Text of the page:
Arroyo still chasing No. 10
By Hal McCoy
CINCINNATI | When Bronson Arroyo faces the St. Louis Cardinals on Thursday, seeking his 10th victory for the 10th time, expect his long blond hair to be in corn rows and the Bo Derek look will be no accident.
'10,' as in Bo Derek. He is trying for the 10th time for his 10th victory so he is going back to his days in Boston.
"Our trainer (Chris Correnti) had a name for each victory," said Arroyo.
"Number 10 was Bo Derek because of the movie 10. I was stuck on nine there, too, so Chris said, 'You can't find Bo unless you look like Bo,' so I put my hair in corn rows and I won. I've gotta do it again, got to. I have to find somebody good to do it, though."
See you in September
Pitcher Matt Belisle walked past and catcher Javier Valentin said, "When are you going to pitch again, Sept. 1?"
Belisle smiled and said, "It looks that way, and I'm not kidding."
Valentin said as an aside, "Hey, we're winning. You have to have fun."
For Belisle it isn't fun. He starts his second rehab stint today for Class AAA Louisville, and the Reds can keep him there 30 days. That would mean the Reds could wait until Sept. 1 for his recall, when the team can expand its roster to as many as 40 players without removing somebody to make room for Belisle.
Speaking of rehabs, Brandon Claussen's rehab expires today, and the team must do something with him by Tuesday. On Saturday, Claussen pitched for Louisville in Toledo and gave up six runs and nine hits in five and two thirds innings, throwing 100 pitches.
"We'll see what his health is (today) and go from there," said manager Jerry Narron. Asked if Claussen could pitch in long relief, Narron said, "I know he's never made a relief appearance in his professional life."
Freel is reeling
Ryan Freel was given a second straight day off to rest his list of aches, pains and injuries that would fill a medical chart: sore nose with a cut on it, sore knee, sore shoulder, sore hamstring tendon.
"I feel like I ran into a wall — wait, I did run into a wall, twice," said Freel. He injured his nose sliding into L.A. shortstop Rafael Furcal's knee Thursday, said he did no damage sliding across the dirt to make a catch in foul territory Friday, sliding into the wall, and ran full-flush into the right field wall later in the game.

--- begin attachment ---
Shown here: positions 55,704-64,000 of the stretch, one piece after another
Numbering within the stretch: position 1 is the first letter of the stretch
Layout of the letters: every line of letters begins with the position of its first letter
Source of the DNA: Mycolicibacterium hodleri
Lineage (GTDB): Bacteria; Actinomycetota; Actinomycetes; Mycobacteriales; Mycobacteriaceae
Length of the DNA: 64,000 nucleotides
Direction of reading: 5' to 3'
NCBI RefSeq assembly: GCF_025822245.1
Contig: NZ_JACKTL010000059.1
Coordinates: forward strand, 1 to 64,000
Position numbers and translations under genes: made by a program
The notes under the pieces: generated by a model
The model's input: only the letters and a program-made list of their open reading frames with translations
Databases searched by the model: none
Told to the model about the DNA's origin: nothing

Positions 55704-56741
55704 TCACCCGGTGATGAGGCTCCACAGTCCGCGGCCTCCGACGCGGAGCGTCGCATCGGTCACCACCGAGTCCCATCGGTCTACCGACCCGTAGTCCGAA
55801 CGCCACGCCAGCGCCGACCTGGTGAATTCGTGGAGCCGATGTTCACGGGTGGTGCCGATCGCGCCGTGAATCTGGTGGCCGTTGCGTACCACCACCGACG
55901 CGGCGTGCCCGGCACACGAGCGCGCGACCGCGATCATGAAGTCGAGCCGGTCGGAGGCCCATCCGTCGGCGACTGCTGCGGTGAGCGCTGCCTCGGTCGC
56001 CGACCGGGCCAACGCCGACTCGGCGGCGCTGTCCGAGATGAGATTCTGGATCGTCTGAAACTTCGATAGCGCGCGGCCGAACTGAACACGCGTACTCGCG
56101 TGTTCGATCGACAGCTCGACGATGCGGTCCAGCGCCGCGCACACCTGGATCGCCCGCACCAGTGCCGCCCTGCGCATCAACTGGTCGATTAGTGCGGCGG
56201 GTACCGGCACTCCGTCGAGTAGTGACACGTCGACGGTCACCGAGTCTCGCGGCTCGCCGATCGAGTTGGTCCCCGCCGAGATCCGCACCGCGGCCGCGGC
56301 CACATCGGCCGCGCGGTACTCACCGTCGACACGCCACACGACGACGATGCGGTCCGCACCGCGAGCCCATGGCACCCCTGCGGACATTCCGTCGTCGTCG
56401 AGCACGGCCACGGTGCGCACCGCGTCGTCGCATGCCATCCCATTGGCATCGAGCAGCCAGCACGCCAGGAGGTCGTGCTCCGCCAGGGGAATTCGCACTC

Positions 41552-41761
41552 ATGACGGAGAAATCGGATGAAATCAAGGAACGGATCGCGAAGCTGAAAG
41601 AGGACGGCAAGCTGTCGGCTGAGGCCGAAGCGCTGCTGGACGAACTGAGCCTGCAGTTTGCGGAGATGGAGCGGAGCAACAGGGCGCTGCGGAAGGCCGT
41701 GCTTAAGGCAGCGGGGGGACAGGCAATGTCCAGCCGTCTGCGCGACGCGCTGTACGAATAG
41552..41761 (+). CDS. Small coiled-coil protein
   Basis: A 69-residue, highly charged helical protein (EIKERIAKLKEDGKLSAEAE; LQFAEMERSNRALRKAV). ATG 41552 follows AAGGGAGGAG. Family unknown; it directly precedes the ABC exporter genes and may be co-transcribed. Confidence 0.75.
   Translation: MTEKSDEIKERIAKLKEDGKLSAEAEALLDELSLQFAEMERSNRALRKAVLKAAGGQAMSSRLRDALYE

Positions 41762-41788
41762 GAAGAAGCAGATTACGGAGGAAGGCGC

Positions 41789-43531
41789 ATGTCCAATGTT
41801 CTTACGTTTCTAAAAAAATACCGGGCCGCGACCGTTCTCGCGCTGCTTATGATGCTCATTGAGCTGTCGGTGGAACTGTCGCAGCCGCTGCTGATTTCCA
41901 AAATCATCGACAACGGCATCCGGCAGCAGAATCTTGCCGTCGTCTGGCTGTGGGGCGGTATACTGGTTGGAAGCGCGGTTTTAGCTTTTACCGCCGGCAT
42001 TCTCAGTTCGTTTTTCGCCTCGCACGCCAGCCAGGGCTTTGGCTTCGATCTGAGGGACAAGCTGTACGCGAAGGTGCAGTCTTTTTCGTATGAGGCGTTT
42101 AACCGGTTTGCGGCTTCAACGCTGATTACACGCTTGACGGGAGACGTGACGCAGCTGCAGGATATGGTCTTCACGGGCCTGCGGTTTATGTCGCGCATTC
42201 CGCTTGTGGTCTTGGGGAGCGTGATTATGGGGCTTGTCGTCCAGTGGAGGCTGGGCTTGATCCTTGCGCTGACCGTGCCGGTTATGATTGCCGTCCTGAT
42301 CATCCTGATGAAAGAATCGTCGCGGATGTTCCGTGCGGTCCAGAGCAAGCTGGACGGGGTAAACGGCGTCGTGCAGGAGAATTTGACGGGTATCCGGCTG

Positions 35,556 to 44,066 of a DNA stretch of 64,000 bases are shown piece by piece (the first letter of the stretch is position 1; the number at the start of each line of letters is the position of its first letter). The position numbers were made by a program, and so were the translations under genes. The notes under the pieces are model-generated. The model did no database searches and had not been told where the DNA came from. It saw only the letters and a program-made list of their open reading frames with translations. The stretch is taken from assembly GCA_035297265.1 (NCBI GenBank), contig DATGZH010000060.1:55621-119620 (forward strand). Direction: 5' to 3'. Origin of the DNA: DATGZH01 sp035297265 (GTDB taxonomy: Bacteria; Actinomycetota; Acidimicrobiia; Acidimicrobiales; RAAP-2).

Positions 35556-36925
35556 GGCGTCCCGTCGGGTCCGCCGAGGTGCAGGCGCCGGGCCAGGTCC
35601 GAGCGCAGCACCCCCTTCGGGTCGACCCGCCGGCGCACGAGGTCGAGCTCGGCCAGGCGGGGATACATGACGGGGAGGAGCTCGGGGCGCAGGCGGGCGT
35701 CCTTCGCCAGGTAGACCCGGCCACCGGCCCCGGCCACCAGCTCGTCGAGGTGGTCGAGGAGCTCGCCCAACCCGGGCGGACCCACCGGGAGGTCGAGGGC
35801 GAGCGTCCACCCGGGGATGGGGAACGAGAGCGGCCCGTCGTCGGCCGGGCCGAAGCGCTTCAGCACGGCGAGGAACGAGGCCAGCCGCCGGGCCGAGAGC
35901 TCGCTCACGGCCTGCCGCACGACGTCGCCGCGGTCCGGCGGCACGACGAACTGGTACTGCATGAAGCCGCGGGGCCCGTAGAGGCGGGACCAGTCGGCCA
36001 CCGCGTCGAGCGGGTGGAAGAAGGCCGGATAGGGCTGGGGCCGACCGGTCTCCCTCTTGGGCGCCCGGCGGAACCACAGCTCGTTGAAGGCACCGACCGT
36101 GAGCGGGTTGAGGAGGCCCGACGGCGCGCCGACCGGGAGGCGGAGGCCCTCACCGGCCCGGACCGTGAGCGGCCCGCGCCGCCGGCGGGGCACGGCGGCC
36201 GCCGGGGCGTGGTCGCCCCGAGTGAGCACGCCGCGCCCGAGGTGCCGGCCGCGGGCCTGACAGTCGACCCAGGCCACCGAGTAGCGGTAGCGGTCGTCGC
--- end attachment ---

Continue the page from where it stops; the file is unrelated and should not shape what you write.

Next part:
"After four years, there still is no give in that wall," he said. "I didn't hurt myself on the sliding catch. Running into the wall? Now that hurt."
Freel is confident he'll be in the lineup tonight against St. Louis, if he stayed away from clubhouse and dugout walks Sunday.
Remember, he's kidding
Atlanta's Marcus Giles was asked how he was able to constantly beat up on the Reds and he said with a smile, "Corked bat, steroids and I bet on games. I'm kidding, I'm kidding and I'm kidding."
Eddie is unsteady
The first time Eddie Guardado was unable to pitch due to a stiff forearm, he took a cortisone shot and was quickly back in action as the team's closer. But on Saturday, the forearm acted up again and he was unable to perform in a closing situation.
Both Guardado and manager Jerry Narron said the forearm is something that will be closely monitored the rest of the season.
"I can deal with pain and tightness because I've done it my whole career," he said. "But this isn't pain. It hurts. It was OK coming out of the bullpen (Friday), but on the first four pitches I said to myself, 'Oh, oh, here it is again.' I was very, very lucky to get out of that (bases loaded and no outs) situation.
"Whatever there is to do to make it better, you name it, I've done it the last two days and right now it feels great (Sunday)," he added. "I want to be out there as much as anybody. We're fighting for something. You want to be out there. That's my job. I've gone out there and pitched in pain, but these guys have something on the line and I don't want to mess it up."